About two and a half years ago, I wrote a post about fixing the “click of death” problem the Razer Mako 2.1 THX speaker system is prone to. My Mako worked fine until recently when it failed in another way, namely with no sound at all anymore. No clicks, nothing. While the “control puck” still kinda worked, it flickered and behaved weirdly.
I tried getting Razer support to give me schematics, but no go. Also, I can’t find any schematics on the net either. I did figure out by looking at the board that it is a dual switched power supply (two bucket converters), which implies that there are dangerous voltages on the board. Not only that, but you can’t safely ground anything on such a board, so that connecting a mains powered oscilloscope will typically result in your ground fault breaker to trip (if you’re lucky) or your oscilloscope to short out and die (if you’re less lucky), or you yourself to short out and die (I know, not funny).
To be able to work on a device like this with a scope or signal generator (anything that needs instrument ground to connect to the device under test), you must, absolutely must, power the device through an isolation transformer1. But even then you need to be very careful, since even though you eliminate the ground loop problem, you can still electrocute yourself just fine by grabbing onto the less advisable parts of the device. So unless you really, really know what you’re doing, and you use an isolation transformer, I’d suggest you never work on the Mako with power connected2.
I’d suggest, if you don’t have all the gear I’m using, to simply unplug the Mako, let it rest a while, open it up, then replace the capacitor I’m mentioning below, then put it all together and test it. For disassembly, see my earlier post about the click of death.
I worked on the Mako for more than a week, an hour here and there, while thinking it through. I did conclude, and confirm, that all the power supply voltages on the board were only present if all speakers and the control puck were connected. Logical, when you think of it. (Again, only touch this thing if it’s on an isolation transformer, and even then with utmost care!)
I then fed the inputs with a sinus signal of 500 mV and a few hundred Hz and found it was present on the ADC0 or ADC1 inputs of the ADAU1701 chip (depending on if I connected to left or right channel input), so the preamps worked. But checking on the VOUT0 through VOUT3 outputs of the ADAU1701, I found nothing but a high frequency noise signal just under 60 kHz. Touching some of these outputs made the speakers click, so the power amps were probably also ok.
I then checked the power going into that chip and it looked awful, around 3.3 V but with a 60 kHz signal overlay of more than 200 mV. A horrible ripple, in other words.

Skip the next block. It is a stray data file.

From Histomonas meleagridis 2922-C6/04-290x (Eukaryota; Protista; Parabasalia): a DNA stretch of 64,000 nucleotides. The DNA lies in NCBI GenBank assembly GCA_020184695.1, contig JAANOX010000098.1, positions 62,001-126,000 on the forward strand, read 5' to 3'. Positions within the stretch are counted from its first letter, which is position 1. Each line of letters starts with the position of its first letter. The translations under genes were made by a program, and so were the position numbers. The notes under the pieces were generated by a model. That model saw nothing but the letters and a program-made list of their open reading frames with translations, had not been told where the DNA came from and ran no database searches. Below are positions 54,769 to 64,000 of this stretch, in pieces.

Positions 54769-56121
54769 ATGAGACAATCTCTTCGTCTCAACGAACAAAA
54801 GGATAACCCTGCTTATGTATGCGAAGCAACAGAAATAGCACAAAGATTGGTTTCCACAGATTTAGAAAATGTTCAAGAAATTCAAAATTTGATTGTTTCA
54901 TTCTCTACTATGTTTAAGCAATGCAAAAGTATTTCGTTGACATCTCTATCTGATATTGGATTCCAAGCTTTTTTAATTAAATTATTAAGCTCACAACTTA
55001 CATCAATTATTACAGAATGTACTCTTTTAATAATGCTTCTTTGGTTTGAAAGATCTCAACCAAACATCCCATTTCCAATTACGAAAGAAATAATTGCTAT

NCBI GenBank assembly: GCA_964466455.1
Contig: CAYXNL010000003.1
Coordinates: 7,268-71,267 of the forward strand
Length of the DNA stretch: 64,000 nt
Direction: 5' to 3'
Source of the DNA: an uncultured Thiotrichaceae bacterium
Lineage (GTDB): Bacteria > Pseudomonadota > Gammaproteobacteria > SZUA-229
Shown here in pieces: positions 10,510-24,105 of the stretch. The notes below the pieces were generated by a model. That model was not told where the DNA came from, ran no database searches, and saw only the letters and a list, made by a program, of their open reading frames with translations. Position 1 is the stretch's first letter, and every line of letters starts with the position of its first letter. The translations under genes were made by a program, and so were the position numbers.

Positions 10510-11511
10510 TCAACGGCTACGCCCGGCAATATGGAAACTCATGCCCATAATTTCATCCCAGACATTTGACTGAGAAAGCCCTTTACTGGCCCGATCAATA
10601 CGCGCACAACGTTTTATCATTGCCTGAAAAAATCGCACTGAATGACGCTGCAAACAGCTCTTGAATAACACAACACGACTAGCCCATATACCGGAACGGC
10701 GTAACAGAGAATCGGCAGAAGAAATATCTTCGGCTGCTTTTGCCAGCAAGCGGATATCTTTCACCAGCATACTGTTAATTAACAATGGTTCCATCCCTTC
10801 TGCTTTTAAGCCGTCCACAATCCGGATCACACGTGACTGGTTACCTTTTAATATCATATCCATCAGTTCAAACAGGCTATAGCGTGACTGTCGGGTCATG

That, to me, meant that a large smoothing capacitor must have failed. The huge ripple on the power line must have severely screwed up the workings of the ADAU1701, which is a ADC/DAC signal processor and which does practically everything that needs to be done to the audio before going to the power amplifier stage. No wonder I had no sound.
Back to capacitors, then. I could not see any bulging capacitors, but feeling around I found one that was so hot it almost burned my fingers. And that is really not normal. If this cap was shorting out3, it would explain everything, and sure enough, after replacing it, the system now works normally. The bad capacitor was labeled C122 on the board, a 330 µF/25V, which I replaced with a 470 µF/35V, simply because I had no 330 µF at 25V or more. Seems to do the trick, though.
(In the foreground of that last picture, you’ll see a transistor with a horrible mess around the legs. That’s normal! Razer put in a series resistor there as some last minute change, then added some gunk that turns brown. Looks like shit, but I couldn’t find any fault there.)
Moral of the story: if you have a Mako with no clicks, no sound, and a semi-working control puck, try replacing this capacitor. There is a decent chance it will work.
Update 2018-11-21: Ohan Smit kindly contributed a list of all electrolytic capacitors in the Mako, very handy if you want to replace them all. Since it’s well neigh impossible to make a readable table in the comments, I added this table here.
- You can also use a “differential probe” which is better at protecting your oscilloscope than an isolation transformer. But the isolation transformer is better at protecting you from electrocution, but only if you know what you’re doing. The isolation transformer, for instance, makes it less likely that your ground fault breaker will trip, so it’s a mixed blessing.
- Also, there are some big capacitors that may retain charge quite some time after unplugging, so give the device time to discharge before you touch it.
- It wasn’t “shorting out”; it was degrading with an increased internal resistance (ESR), which is almost the opposite. See my next post.